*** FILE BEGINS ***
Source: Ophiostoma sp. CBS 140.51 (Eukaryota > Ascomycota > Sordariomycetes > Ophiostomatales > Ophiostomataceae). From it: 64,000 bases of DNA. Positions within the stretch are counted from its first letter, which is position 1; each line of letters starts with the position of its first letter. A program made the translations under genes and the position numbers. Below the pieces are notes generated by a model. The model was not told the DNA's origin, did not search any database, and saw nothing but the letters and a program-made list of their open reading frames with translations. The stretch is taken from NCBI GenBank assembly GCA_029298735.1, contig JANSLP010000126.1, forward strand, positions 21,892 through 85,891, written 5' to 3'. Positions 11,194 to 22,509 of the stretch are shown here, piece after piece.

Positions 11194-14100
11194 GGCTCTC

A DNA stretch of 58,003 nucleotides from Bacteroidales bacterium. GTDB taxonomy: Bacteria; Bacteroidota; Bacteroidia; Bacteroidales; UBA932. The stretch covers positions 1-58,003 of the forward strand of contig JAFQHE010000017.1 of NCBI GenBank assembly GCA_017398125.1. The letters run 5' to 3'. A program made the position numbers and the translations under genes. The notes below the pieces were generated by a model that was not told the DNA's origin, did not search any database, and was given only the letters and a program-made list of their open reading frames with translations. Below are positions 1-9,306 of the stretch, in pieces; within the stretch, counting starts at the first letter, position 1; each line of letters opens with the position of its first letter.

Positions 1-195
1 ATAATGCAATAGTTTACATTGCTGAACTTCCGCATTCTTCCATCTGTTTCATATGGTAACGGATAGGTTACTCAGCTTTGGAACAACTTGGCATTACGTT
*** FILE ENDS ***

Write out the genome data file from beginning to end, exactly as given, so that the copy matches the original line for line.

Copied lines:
Source: Ophiostoma sp. CBS 140.51 (Eukaryota > Ascomycota > Sordariomycetes > Ophiostomatales > Ophiostomataceae). From it: 64,000 bases of DNA. Positions within the stretch are counted from its first letter, which is position 1; each line of letters starts with the position of its first letter. A program made the translations under genes and the position numbers. Below the pieces are notes generated by a model. The model was not told the DNA's origin, did not search any database, and saw nothing but the letters and a program-made list of their open reading frames with translations. The stretch is taken from NCBI GenBank assembly GCA_029298735.1, contig JANSLP010000126.1, forward strand, positions 21,892 through 85,891, written 5' to 3'. Positions 11,194 to 22,509 of the stretch are shown here, piece after piece.

Positions 11194-14100
11194 GGCTCTC

A DNA stretch of 58,003 nucleotides from Bacteroidales bacterium. GTDB taxonomy: Bacteria; Bacteroidota; Bacteroidia; Bacteroidales; UBA932. The stretch covers positions 1-58,003 of the forward strand of contig JAFQHE010000017.1 of NCBI GenBank assembly GCA_017398125.1. The letters run 5' to 3'. A program made the position numbers and the translations under genes. The notes below the pieces were generated by a model that was not told the DNA's origin, did not search any database, and was given only the letters and a program-made list of their open reading frames with translations. Below are positions 1-9,306 of the stretch, in pieces; within the stretch, counting starts at the first letter, position 1; each line of letters opens with the position of its first letter.

Positions 1-195
1 ATAATGCAATAGTTTACATTGCTGAACTTCCGCATTCTTCCATCTGTTTCATATGGTAACGGATAGGTTACTCAGCTTTGGAACAACTTGGCATTACGTT